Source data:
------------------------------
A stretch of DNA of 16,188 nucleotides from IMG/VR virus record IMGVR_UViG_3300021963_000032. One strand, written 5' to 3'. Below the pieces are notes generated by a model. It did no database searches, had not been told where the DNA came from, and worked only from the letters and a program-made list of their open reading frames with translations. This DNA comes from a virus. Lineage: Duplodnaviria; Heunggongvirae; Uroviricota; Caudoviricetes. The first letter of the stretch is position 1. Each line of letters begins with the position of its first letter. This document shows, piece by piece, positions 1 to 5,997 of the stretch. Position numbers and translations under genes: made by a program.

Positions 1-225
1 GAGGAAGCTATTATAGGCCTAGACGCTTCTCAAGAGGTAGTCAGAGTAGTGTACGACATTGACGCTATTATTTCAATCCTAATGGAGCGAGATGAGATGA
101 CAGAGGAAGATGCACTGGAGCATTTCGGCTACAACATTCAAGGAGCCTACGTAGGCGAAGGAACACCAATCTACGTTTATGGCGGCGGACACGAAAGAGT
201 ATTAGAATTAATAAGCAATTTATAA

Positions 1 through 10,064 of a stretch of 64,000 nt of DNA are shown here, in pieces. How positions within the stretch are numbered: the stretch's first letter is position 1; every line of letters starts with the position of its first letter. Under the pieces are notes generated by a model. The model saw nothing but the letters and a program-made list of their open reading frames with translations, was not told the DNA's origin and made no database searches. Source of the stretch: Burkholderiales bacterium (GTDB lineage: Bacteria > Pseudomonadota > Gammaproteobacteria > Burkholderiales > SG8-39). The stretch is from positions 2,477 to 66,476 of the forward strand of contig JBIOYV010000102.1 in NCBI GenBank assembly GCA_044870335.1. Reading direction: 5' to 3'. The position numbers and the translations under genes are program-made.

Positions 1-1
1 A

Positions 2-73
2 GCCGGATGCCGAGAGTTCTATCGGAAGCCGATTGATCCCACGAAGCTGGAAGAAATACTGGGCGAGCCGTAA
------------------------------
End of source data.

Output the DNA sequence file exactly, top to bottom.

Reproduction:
A stretch of DNA of 16,188 nucleotides from IMG/VR virus record IMGVR_UViG_3300021963_000032. One strand, written 5' to 3'. Below the pieces are notes generated by a model. It did no database searches, had not been told where the DNA came from, and worked only from the letters and a program-made list of their open reading frames with translations. This DNA comes from a virus. Lineage: Duplodnaviria; Heunggongvirae; Uroviricota; Caudoviricetes. The first letter of the stretch is position 1. Each line of letters begins with the position of its first letter. This document shows, piece by piece, positions 1 to 5,997 of the stretch. Position numbers and translations under genes: made by a program.

Positions 1-225
1 GAGGAAGCTATTATAGGCCTAGACGCTTCTCAAGAGGTAGTCAGAGTAGTGTACGACATTGACGCTATTATTTCAATCCTAATGGAGCGAGATGAGATGA
101 CAGAGGAAGATGCACTGGAGCATTTCGGCTACAACATTCAAGGAGCCTACGTAGGCGAAGGAACACCAATCTACGTTTATGGCGGCGGACACGAAAGAGT
201 ATTAGAATTAATAAGCAATTTATAA

Positions 1 through 10,064 of a stretch of 64,000 nt of DNA are shown here, in pieces. How positions within the stretch are numbered: the stretch's first letter is position 1; every line of letters starts with the position of its first letter. Under the pieces are notes generated by a model. The model saw nothing but the letters and a program-made list of their open reading frames with translations, was not told the DNA's origin and made no database searches. Source of the stretch: Burkholderiales bacterium (GTDB lineage: Bacteria > Pseudomonadota > Gammaproteobacteria > Burkholderiales > SG8-39). The stretch is from positions 2,477 to 66,476 of the forward strand of contig JBIOYV010000102.1 in NCBI GenBank assembly GCA_044870335.1. Reading direction: 5' to 3'. The position numbers and the translations under genes are program-made.

Positions 1-1
1 A

Positions 2-73
2 GCCGGATGCCGAGAGTTCTATCGGAAGCCGATTGATCCCACGAAGCTGGAAGAAATACTGGGCGAGCCGTAA